Interesting read. One thought while reading this is the potential use of machine learning in tandem with open design innovation. Particularly, as the company continues to source and test consumer designs, the data generated from doing so (e.g. popularity, sales) could be used to run predictive analytics regarding both evaluating and tweaking future consumer designs, or even coming up totally data driven designs trained on consumer design data.
Interesting read. With regards to your question about target customer if they could design their own car, my starting point would be to consider car companies today that are closest to that: ultra-luxury manufacturers such as Rolls Royce or Lamborghini. What AM does to car manufacturing is reduce the cost, and thus price, of customization, and thus democratize customization in doing so. As with other technologies such as televisions, Personal Computers or air travel, that rode down the cost curve, I see the diffusion of customized cars not necessarily being tied to a “target customer” but rather a general trend affecting the population at large.
Really enjoyed reading your well-informed essay. It was fascinating to understand the data angle with regards to the aggressive push from Tesla to increase sales, even if at a lower price point through the Model 3. The ethical questions you pose at the end will be a key part of the debate on autonomous driving. The medical profession poses an interesting case study with regards to legal liability medical service providers carry with regards to their practice. I would further argue that legal responsibility is only a part of the overall picture, with the other major component being reputational damage. Even if the legal responsibility ends up coming out on the customer, the reputation impact of accidents can take a serious toll to the brand equity of the company.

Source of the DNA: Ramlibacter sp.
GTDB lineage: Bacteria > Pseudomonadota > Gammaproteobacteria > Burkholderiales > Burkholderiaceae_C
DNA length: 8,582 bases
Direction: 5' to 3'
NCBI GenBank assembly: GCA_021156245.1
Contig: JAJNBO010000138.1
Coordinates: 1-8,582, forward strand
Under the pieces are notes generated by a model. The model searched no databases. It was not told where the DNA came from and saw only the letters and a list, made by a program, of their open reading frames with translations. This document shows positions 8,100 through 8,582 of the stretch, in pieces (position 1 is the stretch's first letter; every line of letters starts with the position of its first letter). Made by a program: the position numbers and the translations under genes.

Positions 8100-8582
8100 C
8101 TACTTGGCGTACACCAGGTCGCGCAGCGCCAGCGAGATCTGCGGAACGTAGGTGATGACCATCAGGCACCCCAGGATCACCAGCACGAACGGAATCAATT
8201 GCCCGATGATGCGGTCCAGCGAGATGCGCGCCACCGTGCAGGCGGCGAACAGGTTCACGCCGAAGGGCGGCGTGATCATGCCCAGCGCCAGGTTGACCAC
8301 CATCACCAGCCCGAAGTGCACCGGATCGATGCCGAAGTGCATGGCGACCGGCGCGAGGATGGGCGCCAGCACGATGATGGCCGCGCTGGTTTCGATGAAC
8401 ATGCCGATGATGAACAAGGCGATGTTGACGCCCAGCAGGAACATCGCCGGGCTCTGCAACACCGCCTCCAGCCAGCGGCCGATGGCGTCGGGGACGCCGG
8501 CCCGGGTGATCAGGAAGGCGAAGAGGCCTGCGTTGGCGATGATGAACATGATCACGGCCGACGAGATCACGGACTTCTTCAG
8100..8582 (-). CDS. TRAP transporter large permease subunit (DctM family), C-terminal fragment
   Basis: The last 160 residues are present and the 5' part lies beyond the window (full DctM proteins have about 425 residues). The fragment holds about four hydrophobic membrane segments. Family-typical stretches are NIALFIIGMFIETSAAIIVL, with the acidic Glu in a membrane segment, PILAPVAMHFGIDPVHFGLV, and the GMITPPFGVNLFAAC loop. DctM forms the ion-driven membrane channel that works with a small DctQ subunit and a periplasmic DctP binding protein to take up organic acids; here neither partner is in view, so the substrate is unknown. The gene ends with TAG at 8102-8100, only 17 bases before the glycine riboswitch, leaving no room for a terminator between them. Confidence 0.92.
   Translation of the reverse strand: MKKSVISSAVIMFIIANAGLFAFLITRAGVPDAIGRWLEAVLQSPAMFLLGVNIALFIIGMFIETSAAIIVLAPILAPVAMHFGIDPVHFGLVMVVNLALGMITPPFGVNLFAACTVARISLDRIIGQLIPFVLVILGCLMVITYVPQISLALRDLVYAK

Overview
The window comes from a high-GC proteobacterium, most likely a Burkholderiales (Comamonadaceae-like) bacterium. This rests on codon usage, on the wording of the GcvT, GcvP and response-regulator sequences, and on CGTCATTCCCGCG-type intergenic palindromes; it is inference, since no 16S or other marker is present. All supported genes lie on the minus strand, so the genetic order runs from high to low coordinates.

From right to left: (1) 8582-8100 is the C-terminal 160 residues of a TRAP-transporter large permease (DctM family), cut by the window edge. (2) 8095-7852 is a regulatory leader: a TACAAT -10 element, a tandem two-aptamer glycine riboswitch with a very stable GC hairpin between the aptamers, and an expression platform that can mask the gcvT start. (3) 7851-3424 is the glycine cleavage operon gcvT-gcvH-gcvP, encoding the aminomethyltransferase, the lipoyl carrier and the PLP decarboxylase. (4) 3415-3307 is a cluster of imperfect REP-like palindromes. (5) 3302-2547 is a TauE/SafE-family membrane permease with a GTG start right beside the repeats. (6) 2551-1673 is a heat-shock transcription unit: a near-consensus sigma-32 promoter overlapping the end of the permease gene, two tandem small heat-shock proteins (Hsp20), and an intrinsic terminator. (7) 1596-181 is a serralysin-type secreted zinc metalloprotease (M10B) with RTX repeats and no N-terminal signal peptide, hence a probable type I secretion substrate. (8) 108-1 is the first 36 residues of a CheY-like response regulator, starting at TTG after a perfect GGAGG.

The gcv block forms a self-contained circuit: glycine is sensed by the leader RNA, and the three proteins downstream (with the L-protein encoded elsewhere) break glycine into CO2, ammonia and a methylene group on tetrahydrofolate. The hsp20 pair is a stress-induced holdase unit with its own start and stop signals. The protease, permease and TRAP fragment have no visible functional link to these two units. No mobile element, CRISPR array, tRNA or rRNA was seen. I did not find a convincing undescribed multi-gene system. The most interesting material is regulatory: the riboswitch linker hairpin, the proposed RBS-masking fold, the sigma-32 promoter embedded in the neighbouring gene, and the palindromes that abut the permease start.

Enjoyed reading the article – very interesting to see how the manufacturing business’ priorities are shifting as they move from traditional manufacturing to AM. I completely agree with the question you raise regarding defensibility as patents expire. As the product becomes more commoditized, I wonder whether the way to differentiation may be the service that forms part of the overall value proposition. You already touch upon a couple of areas in this regard, particularly turn around time and the overall customer experience. I can imagine cost and overall reliability of the product will also play a role. Lastly, another way scale may be helpful (beyond operating leverage for R&D and capex) is negotiating power vis-à-vis suppliers for raw materials (e.g. resins) which may play into overall product cost.
Interesting article! It was fascinating to see the various ways in which Netflix uses machine learning to acquire or produce content, and serve its customers. One thought I had reading this would be to understand to what degree are the datasets informing Netflix’s algorithms proprietary versus external. It is clear from the essay that Netflix has been successful at applying machine learning (in many ways) to conduct business, but the above inquiry would further indicate the relative advantage Netflix may have in doing so in comparison to competitors. The underlying assumption here being that external data, being publicly available, is not a source of differentiation, but proprietary data may be.